Where should i start on becoming a pilot?

I am a junior in high school right now and i am thinking of what i would like to do in the future. I want to become a pilot and work for an airline, anyways i would like to become a pilot. Where should i start? Im not sure if its expensive to become one or not since i am from a single parent family of immigrants i

I am a junior in high school right now and i am thinking of what i would like to do in the future. I want to become a pilot and work for an airline, anyways i would like to become a pilot. Where should i start? Im not sure if its expensive to become one or not since i am from a single parent family of immigrants i cannot pay high amounts of money. I am however a very hard working and diligent students with a 3.7 GPA, over 5 extracurriculars which i am very dedicated to and a leader in one of them. I would really like to become one and as of right now it is my dream. I am researching right now and i thought it would be helpful if people from yahoo who knew about becoming a pilot could help me out a bit. Thank you

Best Answer:

alex: (1) Flight training is very expensive. To become a professional pilot, in the USA the training can easily cost about $80,000, not including the cost of getting a college degree which is more or less required by all of the major airlines. Training can be done less expensively, but any way you go about it, the cost isn't ever cheap. At a bare minimum, if you shop around for best prices, it will cost about $40,000 to become qualified with a commercial pilot certificate and instrument rating for single-engine aircraft. Add another $5000 for a basic flight instructor certificate so that you can work as an instructor – the most common entry-level job that pilots use to build up their flight time.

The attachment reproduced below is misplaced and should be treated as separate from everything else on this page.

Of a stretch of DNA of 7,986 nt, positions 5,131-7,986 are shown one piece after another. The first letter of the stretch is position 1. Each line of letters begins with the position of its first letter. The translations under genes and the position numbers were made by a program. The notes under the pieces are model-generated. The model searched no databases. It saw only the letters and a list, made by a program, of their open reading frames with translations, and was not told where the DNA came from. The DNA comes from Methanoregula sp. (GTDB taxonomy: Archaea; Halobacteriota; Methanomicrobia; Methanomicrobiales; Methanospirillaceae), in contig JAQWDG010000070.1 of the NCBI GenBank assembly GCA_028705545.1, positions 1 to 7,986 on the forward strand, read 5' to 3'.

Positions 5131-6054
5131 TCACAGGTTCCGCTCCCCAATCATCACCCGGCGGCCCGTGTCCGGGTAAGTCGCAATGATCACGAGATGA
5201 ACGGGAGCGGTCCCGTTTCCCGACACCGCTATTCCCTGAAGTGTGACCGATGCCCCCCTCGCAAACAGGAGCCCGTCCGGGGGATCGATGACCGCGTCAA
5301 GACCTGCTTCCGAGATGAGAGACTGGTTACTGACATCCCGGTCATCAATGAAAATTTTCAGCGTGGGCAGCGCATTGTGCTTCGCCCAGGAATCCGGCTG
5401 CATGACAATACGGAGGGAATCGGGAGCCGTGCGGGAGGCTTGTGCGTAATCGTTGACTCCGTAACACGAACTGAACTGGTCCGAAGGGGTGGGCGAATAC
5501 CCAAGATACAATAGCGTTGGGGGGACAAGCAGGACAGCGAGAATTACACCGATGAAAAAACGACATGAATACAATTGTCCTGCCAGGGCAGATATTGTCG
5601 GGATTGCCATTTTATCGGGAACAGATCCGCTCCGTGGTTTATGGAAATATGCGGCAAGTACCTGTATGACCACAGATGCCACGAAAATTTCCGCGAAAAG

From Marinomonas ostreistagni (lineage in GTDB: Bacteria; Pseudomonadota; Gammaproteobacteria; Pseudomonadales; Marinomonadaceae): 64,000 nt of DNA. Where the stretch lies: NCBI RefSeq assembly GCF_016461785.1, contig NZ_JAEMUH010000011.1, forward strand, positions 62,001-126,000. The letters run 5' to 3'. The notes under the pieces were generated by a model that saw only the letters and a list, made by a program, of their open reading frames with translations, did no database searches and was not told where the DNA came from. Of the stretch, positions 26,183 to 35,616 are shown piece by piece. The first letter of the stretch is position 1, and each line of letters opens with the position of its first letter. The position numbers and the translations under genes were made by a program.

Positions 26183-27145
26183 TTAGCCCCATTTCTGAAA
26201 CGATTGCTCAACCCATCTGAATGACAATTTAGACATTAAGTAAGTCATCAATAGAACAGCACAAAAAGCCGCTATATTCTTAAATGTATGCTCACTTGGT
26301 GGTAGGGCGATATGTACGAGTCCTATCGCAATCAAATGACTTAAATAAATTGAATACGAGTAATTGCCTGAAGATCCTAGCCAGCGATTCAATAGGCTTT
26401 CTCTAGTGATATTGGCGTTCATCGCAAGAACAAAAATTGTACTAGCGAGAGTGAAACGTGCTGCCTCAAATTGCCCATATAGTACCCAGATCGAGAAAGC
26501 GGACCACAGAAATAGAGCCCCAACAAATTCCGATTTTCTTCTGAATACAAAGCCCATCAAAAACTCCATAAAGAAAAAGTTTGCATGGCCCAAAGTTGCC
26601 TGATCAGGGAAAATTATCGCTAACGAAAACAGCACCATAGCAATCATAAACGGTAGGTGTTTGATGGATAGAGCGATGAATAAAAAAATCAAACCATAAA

(2) All civilian pilots begin by getting a private pilots license. In the USA this costs about $8000 to $12.000 at most flight schools. For those on a budget, a Sport Pilot License is a bit cheaper by a couple thousand and it can eventually be upgraded to a PPL.

(3) How do you really know that you want to be an airline pilot? How much do you actually know about that profession and what it takes to become one? You probably don't even know yet if you are medically qualified. As with any career choice, it takes real investigation into the nature and requirements of a job to find out if it is really for you or not.

(4) Armed with sufficient knowledge, if it is a career that you really do want but money is an issue, then you had better plan on getting trained in another profession you can afford to get into first that will allow you to earn enough money to pay for flight training, or at least enough that you'll have strong enough financial credit to obtain financing for it.

(5) There are scholarships available from various sources, especially for minority applicants, but few of them pay more than a small portion of costs. If you live in the USA, think about joining the EAA and getting into their Young Eagles program. This would be a good place to start: https://www.eaa.org/en/eaa/aviation-educ…